An AC that malfunctions or breaks down in the peak of a Bay Area summer will cause great inconvenience and will make indoor temperature uncomfortable. Regular cleaning and preventive maintenance keep the AC functioning smoothly.
If your AC is not cooling or making too much noise, for example; there could be a problem in one of the parts inside the system. It is also possible that there is no problem with any of the components but they are very unclean. Unclean coils and filters, for instance, can hamper cooling in a big way.
Take a look at what AC coils actually do and why is keeping them clean so paramount.
Types of AC coils
AC coils are one of the most essential components of your air conditioning system. There are two types of coils.
1. Evaporator coils
These are part of the indoor unit of your AC (also called the air handler unit) and are responsible for absorbing heat and humidity from the air inside your house.
2. Condenser coils
These are located in the outdoor unit of the AC and expel all the absorbed heat outside the house.
Air conditioning systems often malfunction when either of these coils have dirt or grime on them and have not been cleaned for long. As the condenser unit is located on the exterior, it is more prone to getting dirty and collecting dust, leaves, soot, and other debris.
Consequences of unclean coils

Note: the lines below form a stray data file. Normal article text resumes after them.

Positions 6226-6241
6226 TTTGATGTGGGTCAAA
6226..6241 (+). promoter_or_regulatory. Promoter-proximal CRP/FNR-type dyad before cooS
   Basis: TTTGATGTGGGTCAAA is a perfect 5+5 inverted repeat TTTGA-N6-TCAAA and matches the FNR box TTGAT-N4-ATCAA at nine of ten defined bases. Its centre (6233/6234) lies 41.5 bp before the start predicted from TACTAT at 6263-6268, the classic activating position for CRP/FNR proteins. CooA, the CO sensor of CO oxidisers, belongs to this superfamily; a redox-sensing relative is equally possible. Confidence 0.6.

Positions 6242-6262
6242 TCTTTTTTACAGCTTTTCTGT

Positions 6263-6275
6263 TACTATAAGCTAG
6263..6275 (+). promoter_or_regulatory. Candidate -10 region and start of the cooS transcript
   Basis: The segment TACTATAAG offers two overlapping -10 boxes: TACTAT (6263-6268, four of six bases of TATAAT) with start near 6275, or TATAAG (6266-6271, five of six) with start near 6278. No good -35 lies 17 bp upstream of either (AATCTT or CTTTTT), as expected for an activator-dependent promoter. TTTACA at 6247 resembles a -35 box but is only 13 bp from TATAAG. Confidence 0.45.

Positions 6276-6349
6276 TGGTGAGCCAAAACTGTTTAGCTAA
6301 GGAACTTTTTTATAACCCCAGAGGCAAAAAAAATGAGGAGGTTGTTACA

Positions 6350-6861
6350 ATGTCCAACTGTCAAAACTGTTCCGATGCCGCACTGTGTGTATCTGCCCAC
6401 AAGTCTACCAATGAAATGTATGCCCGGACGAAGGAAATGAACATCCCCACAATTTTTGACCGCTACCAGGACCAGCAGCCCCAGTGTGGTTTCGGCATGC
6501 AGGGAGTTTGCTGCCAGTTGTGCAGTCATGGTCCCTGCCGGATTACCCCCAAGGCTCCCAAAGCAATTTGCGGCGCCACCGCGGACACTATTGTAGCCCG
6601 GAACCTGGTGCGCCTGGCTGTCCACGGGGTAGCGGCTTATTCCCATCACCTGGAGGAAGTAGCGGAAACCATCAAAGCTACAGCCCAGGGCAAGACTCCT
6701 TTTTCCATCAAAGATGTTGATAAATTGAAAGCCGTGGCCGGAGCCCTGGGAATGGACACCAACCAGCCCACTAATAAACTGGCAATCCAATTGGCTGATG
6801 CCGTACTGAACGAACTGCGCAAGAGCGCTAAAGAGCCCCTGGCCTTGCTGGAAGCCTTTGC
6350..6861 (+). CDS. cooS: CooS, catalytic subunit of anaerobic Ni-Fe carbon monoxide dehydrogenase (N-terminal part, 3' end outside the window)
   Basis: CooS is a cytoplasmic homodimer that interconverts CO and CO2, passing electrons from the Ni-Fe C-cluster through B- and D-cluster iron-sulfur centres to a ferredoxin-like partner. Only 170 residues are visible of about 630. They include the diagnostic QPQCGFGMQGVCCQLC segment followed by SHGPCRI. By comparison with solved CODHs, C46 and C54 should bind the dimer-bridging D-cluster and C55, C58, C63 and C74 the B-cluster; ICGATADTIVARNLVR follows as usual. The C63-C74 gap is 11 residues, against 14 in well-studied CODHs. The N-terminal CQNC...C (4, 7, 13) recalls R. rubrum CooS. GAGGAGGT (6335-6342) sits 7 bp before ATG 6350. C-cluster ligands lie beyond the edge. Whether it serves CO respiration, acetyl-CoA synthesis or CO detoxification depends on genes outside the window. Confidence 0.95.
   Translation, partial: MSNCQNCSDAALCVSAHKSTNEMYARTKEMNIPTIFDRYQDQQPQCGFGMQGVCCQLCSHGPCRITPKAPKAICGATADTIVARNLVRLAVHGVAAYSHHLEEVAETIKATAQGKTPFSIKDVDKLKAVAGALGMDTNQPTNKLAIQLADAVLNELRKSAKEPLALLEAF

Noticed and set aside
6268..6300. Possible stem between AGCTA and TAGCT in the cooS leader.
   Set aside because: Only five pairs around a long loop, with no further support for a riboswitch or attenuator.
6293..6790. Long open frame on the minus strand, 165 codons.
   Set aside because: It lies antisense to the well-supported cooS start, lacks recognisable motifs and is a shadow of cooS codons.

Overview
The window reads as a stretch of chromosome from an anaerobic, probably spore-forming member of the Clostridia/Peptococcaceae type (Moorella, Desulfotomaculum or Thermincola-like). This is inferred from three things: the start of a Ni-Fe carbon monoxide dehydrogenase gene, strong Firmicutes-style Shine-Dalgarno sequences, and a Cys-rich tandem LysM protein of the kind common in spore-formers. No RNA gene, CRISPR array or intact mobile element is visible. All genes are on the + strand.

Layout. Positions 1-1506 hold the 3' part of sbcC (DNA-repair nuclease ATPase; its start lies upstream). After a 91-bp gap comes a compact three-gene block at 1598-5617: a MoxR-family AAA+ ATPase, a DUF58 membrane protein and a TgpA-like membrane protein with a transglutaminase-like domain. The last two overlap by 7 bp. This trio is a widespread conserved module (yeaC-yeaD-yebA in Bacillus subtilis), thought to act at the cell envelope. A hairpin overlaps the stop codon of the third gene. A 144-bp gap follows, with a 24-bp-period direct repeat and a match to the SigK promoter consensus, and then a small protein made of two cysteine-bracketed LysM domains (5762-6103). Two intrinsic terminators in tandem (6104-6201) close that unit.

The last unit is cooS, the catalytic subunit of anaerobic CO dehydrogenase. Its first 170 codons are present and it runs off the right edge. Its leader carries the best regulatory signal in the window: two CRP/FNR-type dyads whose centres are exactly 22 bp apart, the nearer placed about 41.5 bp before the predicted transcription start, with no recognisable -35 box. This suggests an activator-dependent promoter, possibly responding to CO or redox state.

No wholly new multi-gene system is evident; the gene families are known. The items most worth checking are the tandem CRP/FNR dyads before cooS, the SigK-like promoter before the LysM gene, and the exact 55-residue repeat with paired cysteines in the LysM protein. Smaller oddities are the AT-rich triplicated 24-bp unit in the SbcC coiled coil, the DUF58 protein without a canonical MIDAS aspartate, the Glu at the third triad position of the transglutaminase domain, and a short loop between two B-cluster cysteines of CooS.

The coils transport refrigerant for cooling. A layer of dirt and grime creates a separation between the coolant and the air that blows over it, rendering the heat absorption and cooling process futile.
1. The system is overworked
If the evaporator coil is dirty, it cannot absorb heat very well. This will result in your system running constantly but your house will still not be cool.
2. High energy use
As the system is running all the time, you are consuming more energy. This will also majorly increase your energy bills and send monthly expenses soaring.
3. Early wear and tear of parts
Your system has to face extreme heat and pressure due to over use. This will cause the various parts to wear out very soon and replacing them time and again will be costly.
4. Corrosion and refrigerant leaks
If the condenser coils are covered in dust and grime, they are highly prone to corrosion, especially because they are also exposed to pollution and smog. Over time, corrosion can cause cracks and holes in the coils which will lead to refrigerant leaks.
As the refrigerant levels drop, so does the cooling capacity of your system. And it will thus, have to run for a longer period of time, trying to compensate for the temperature loss and end up in a malfunction cycle.
Research shows that if your AC coils have even a 1/100th of an inch of dirt on them, it can reduce your system’s cooling efficiency by 5 percent. Although this may not sound like a lot, it is a substantial increase in energy consumption and energy costs.